This is from the Village Voice, 6 January 1998, Machine Age by Austin

Bunn, pg. 29, col. 1:

Year of Living Digitally

Amid the year's avalanche of freshly minted jargon--"blamestorming,"

"crapplet," and "backhoeing the server farm" (translation, anyone?)--1997's

best invention was as much a new philosophy as a neologism: "Net time."

In an industry based on change, accelerated "Net time" falls loosely in

between dog years and flat-out instantaneous evolution. It gets at the fact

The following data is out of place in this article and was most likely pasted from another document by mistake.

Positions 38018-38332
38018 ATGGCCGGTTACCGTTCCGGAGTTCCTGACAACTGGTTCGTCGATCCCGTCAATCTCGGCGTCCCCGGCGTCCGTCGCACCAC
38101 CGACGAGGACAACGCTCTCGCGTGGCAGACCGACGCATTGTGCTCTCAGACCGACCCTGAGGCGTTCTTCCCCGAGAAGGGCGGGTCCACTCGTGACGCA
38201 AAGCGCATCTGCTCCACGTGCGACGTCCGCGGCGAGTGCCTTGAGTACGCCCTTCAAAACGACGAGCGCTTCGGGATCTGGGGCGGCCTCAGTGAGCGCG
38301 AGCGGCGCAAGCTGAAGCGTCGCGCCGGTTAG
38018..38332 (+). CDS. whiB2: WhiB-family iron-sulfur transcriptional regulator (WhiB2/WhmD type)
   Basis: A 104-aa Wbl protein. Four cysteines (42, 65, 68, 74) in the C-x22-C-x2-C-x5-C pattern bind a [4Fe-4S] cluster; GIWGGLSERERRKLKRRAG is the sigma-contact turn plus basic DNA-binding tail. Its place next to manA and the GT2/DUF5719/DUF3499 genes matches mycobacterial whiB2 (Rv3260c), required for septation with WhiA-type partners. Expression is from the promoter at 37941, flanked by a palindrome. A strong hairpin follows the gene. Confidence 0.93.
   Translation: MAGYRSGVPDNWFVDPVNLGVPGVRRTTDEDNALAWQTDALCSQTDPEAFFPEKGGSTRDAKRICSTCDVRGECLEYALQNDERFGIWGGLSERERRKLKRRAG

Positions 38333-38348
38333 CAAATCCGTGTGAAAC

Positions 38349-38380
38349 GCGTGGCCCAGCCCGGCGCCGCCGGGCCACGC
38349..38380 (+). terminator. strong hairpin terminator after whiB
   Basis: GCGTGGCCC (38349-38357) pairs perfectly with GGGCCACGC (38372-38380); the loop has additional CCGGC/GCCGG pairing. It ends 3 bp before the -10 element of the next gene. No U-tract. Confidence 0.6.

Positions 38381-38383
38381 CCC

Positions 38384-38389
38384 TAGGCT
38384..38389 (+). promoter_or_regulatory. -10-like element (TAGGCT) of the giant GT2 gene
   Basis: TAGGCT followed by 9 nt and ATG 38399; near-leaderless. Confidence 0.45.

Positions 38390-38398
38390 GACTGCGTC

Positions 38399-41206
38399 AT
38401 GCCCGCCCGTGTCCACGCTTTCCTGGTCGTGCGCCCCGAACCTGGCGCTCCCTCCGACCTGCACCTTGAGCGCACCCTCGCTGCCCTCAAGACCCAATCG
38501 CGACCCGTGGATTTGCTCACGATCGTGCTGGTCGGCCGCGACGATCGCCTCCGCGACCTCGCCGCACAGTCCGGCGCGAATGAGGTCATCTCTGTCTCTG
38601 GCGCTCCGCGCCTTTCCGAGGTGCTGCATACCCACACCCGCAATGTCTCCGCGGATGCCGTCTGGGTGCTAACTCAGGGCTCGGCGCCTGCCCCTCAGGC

that people still working on the Web after three years feel like they have

endured a lifetime of hype, spin and "turnkey" "solutions." No surprise for

the year that shipped Moore's Law (which posits that processor speed doubles

every 18 months) to the recycling bin. Patience and perspective have become

the online industry's scarcest resources. But lest the hyperactivity of "Net

time" erase history itself, we're due to stop the clock and immortalize the

most telling developments, if not always progress, of the past 12 months in a

yearbook of human traffic in the Alley...